Tennessee County Exposed for History of Jailing Black Children

In Summary

An investigative report by ProPublica and Nashville Public Radio revealed Rutherford County in Tennessee was jailing Black children at a high rate and making up crimes.

A county in Tennessee is being exposed for its practices that have put numerous Black children in jail. 

According to an investigation by ProPublica and Nashville Public Radio, many Black children in Rutherford County were put in jail for crimes that didn’t exist. All of this happened under the direction of Judge Donna Scott Davenport, the investigation said.  

In the state of Tennessee, about 5% of cases referred to juvenile court result in children being jailed. In comparison, that figure is 48% in Rutherford County.  

One of the cases of children being jailed includes four girls who were arrested in school in April 2016. According to the investigation, officers arrived at Hobgood Elementary School to arrest the girls because they were seen in a video not stopping a fight between small boys.  

Police did not give the school principal permission to notify the girls’ parents that they were being arrested, including one child with diabetes who would need treatment as school prepared to let out for the day. As the principal retrieved the four girls from class, one student told her that two of the girls selected were not present at the fight. Despite this, and the tears of the girls, officers placed some of them in handcuffs.  

The girls were in such emotional turmoil that one fell to her knees after being placed in handcuffs and another threw up. The youngest among them to experience this traumatic event was just eight years old, and she was arrested by mistake. In the days that followed, police officers arrested a total of 11 students.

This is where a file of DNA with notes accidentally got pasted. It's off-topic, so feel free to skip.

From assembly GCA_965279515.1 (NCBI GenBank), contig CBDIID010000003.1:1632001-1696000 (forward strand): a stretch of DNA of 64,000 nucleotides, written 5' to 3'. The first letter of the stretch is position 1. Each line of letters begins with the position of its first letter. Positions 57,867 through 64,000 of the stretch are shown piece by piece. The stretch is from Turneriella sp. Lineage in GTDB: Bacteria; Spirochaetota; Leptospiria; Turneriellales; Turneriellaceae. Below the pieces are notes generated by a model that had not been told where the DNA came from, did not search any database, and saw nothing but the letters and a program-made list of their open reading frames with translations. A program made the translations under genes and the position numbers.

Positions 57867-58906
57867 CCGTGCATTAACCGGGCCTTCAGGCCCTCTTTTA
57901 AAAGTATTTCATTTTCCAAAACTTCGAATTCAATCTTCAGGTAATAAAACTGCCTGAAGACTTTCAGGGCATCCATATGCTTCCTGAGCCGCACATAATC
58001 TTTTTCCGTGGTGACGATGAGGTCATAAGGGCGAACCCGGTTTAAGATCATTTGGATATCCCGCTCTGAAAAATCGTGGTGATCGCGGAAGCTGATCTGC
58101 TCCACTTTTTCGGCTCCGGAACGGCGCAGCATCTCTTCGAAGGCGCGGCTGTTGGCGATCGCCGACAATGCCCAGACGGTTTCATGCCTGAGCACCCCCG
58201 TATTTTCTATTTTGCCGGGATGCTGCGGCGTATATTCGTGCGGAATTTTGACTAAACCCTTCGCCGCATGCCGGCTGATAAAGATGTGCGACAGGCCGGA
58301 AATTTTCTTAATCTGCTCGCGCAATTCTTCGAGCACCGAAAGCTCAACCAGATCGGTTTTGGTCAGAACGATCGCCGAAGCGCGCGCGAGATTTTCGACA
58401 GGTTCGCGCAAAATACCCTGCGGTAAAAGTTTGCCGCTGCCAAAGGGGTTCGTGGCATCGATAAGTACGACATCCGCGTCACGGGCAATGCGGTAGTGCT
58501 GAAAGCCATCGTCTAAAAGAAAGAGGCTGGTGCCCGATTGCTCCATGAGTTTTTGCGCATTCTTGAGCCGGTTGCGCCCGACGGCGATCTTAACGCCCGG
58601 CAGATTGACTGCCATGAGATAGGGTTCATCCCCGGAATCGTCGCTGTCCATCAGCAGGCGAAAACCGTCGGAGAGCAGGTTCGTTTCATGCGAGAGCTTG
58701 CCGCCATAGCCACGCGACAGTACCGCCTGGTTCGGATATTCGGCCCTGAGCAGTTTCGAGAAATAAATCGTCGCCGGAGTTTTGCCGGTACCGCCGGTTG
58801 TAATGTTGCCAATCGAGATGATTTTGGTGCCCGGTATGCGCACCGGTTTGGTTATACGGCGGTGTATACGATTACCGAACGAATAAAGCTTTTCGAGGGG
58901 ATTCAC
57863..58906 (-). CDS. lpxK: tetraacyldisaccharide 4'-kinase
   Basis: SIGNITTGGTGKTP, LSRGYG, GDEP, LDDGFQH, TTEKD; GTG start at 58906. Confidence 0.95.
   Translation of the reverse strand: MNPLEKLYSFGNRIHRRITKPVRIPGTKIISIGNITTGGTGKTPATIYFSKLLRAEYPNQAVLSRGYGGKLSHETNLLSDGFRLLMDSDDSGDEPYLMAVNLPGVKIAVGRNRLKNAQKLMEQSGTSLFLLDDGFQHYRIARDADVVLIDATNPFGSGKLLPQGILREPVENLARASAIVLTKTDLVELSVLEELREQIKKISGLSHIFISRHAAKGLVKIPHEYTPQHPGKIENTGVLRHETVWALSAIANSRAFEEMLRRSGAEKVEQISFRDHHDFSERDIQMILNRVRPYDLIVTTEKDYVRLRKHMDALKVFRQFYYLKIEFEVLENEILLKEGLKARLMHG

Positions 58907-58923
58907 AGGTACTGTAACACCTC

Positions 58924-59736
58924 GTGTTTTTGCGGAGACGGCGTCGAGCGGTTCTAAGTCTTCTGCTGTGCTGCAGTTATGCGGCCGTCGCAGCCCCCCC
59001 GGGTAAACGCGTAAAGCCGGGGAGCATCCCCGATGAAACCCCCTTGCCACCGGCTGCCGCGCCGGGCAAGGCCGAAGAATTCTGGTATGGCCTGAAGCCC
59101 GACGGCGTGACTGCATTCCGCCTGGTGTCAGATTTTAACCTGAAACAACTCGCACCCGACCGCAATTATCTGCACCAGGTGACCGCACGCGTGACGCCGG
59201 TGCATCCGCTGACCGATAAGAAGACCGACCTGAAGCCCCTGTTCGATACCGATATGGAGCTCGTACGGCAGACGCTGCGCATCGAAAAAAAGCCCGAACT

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Davenport, the only elected juvenile court judge, has been the only person to hold the position since it was created in 2000. With this power, she referred to herself as the “mother of the county.” Despite juvenile court being private, Davenport has maintained a high profile critiquing modern parenting and saying her work is “God’s mission.”  

Her position has given her an unmatched authority that allows her to make the rules because there are no juries in juvenile court. She has also enforced a strict dress code in her courtroom that bans untucked shirts, sundresses, spaghetti straps, spandex, body piercings, uncovered tattoos and pants without a belt.  

Although Tennessee law has narrow limits on when a child can be placed in jail before receiving a court hearing, Rutherford County has its own system under Davenport’s direction. Records from the incident revealed all children charged in the case were Black. The four girls were released, but four of the boys were jailed.  

The problems with the juvenile system in the county stemmed from the creation of a new detention center. A consulting firm brought on to advise the county wrote a lengthy report revealing the county was jailing children at an exceptionally high rate. The county ultimately rejected the firm’s recommendations and dropped out of working with them.  

Instead, a new 64-bed detention center was built and opened in 2008. The written manual for the facility included a “filter system” that would guide officers on when to jail a child who was brought in for a detention hearing. According to the investigative report, “Under the filter system, the child would be locked up if deemed ‘unruly.’ But the filter system defines ‘unruly’ simply as ‘a TRUE threat,’ while ‘TRUE threat’ is not defined at all.”  

The policy of jailing children also spread across the state as Rutherford County charged $175 a day to detain and hold children from other counties. The center also kept children in solitary confinement and withheld their medication.  

All 11 children involved in the incident sued the county, the city of Murfreesboro and several police officers. Beginning in 2017, the children began receiving settlements for a combined total of $397,500. For some of the children, the money was specifically set aside for counseling services.  

The county was also hit with a class-action lawsuit accusing it of illegally arresting and jailing children. The lawsuit was settled in June 2021 and the county agreed to pay $11 million. Years prior, in 2017, a federal judge ordered the county to stop using the filter system.  

Now, Davenport and the detention center focus on detaining children from other counties. According to the investigation, 39 counties and the U.S. Marshals Service contract with Rutherford County for the facility.  

The full report can be read here.  

If you or someone you know is struggling from trauma triggered by this story, resources are available here.   

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